Death to Disqus! and other stuff.2016-10-31 03:13, 2 years and 7 months ago
That’s right, it’s gone, I finally got rid of Disqus. I said this in this post way back from March:
Now that it’s gone there’s no more slowdown! No more off-shored comments! No more ugly Disqus logo
that I hacking-ly hid before with some . All the comments are now stored on the site and I have my freedom back at last.
position: absolute element :)
It only took me one… two… seven months to get around to it, that’s because there simply wasn’t any other option aside from Disqus at the time; I never did implement Poole since it became defunct only a few weeks after I made that post; so unfortunately I had to deal with the cards that were dealt. Until of course some lovely person out there by the name of Eduardo Bouças made a little thing called Staticman; basically it makes use of the Github pull request feature to send comments to a blog, of course there’s an API in the middle that handles converting the form data into a yml file and submitting it as a pull request. I’ve also heard he’s planning on adding reCAPTCHA soon too, so I’m looking forward to that.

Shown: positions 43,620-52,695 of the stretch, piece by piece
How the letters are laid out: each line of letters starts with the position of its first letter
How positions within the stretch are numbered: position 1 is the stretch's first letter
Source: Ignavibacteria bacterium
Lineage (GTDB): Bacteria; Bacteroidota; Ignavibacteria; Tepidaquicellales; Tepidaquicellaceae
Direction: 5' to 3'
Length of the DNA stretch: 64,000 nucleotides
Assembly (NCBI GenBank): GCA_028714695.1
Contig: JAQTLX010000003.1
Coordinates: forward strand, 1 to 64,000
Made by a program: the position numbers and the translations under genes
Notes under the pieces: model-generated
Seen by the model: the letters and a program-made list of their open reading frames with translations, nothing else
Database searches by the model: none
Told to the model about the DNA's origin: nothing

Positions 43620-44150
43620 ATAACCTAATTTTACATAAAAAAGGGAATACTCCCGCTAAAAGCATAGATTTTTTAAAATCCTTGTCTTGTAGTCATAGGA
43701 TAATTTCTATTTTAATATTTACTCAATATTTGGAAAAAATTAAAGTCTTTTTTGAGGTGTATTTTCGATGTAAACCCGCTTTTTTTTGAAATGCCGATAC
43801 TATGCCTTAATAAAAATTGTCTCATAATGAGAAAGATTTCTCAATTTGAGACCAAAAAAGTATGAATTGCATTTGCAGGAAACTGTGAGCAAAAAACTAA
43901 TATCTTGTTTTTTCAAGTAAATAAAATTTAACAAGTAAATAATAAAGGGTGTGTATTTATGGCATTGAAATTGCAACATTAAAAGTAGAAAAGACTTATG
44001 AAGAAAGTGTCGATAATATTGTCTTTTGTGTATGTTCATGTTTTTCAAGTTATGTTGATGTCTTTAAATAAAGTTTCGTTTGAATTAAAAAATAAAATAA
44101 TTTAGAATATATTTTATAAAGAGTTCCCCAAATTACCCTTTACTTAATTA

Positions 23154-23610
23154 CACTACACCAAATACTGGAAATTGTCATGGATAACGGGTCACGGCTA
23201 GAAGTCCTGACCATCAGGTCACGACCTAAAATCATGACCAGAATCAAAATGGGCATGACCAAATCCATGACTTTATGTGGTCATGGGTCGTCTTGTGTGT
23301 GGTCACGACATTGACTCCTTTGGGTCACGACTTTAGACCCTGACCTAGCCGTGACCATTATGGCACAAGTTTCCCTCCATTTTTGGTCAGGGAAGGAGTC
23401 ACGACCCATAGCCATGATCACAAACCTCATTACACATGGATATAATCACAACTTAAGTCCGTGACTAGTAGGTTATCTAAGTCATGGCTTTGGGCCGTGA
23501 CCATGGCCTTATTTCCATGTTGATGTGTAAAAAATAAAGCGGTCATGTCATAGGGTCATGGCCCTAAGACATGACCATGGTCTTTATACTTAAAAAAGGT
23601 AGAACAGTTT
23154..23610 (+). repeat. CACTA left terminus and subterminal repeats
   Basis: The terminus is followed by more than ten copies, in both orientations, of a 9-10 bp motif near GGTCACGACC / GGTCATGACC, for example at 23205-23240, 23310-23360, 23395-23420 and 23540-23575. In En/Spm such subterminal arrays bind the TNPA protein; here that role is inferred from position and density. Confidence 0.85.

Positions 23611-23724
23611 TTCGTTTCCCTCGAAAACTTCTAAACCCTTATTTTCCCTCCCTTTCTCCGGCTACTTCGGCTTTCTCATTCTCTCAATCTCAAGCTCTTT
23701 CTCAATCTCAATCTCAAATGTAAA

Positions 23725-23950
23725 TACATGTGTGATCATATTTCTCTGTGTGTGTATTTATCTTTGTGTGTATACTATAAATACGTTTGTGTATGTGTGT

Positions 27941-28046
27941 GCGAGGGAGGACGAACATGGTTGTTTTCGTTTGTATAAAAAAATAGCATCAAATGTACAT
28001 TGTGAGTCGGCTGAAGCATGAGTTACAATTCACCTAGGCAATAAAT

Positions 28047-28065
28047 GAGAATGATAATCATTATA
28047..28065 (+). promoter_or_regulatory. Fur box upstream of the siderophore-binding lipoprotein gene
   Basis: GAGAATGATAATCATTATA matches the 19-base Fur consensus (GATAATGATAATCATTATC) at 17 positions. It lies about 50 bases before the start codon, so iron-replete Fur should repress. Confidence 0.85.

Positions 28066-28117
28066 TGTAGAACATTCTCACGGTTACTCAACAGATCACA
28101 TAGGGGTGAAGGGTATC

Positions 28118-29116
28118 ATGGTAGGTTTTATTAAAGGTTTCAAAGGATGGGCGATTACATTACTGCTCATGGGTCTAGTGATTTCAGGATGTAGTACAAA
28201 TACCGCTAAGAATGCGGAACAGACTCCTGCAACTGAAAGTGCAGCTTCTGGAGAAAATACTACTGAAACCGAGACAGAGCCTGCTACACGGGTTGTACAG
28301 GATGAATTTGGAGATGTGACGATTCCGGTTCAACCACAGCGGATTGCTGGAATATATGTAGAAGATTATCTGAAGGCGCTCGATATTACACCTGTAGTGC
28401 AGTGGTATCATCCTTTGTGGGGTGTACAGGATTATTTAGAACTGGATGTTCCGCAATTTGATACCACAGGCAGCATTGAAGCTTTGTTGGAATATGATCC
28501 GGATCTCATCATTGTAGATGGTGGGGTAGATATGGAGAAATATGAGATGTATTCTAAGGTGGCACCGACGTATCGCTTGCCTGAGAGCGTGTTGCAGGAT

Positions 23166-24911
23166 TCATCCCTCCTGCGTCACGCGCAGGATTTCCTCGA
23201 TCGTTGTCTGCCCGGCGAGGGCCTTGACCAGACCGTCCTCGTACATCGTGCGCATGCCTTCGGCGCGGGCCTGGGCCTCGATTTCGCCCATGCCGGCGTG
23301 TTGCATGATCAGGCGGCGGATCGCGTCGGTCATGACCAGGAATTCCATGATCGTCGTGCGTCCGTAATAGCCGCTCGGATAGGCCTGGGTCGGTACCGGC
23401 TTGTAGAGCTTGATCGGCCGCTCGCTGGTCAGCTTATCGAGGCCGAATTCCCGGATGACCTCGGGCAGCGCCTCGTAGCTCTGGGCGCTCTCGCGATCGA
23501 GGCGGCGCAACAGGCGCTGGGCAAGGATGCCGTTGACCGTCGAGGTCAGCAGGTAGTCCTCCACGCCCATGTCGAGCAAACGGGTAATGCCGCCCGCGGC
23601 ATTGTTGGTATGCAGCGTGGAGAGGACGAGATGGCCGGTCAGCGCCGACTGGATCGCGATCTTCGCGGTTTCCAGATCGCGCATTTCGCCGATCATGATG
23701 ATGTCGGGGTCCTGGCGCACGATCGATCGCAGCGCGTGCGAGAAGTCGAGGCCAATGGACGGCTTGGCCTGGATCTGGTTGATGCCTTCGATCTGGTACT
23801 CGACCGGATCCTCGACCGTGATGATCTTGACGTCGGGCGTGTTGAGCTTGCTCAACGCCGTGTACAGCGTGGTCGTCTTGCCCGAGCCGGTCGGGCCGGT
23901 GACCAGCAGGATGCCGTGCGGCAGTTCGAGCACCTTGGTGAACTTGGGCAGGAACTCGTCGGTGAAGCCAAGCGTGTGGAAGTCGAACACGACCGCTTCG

Also I mentioned in the post from March:
I’m also using prose.io to make posts now
I’m not using that either anymore, I’ve since created my own way of posting posts with a AJAX script, the same one used in my jekyll-messenger. It’s pretty simple, you create a form, the JS script parses the contents of the form into yml front matter, and then directly sends that to the
I’ve extensively reworked the back-end of the site too as well as some minor UI edits (such as the sliding header), before I used to hold all my files in folders like
f_portfolio since I use to hold the
portfolio.html in another folder called
f_pages, since then I’ve migrated these files into their respective folder, but I renamed them all to
index.html so that now it displays the page instead of a file tree. I also reworked the FTP section of the site to make it easier to add files, 90% of the site assets are now stored in the
ftp/ section, all that’s left now is the portfolio section and some of the JS files that are hanging about in various places.
You can test out the brand new comment section below, your e-mail address isn’t sent, it’s just converted into an MD5 hash to tell who’s who, its optional though.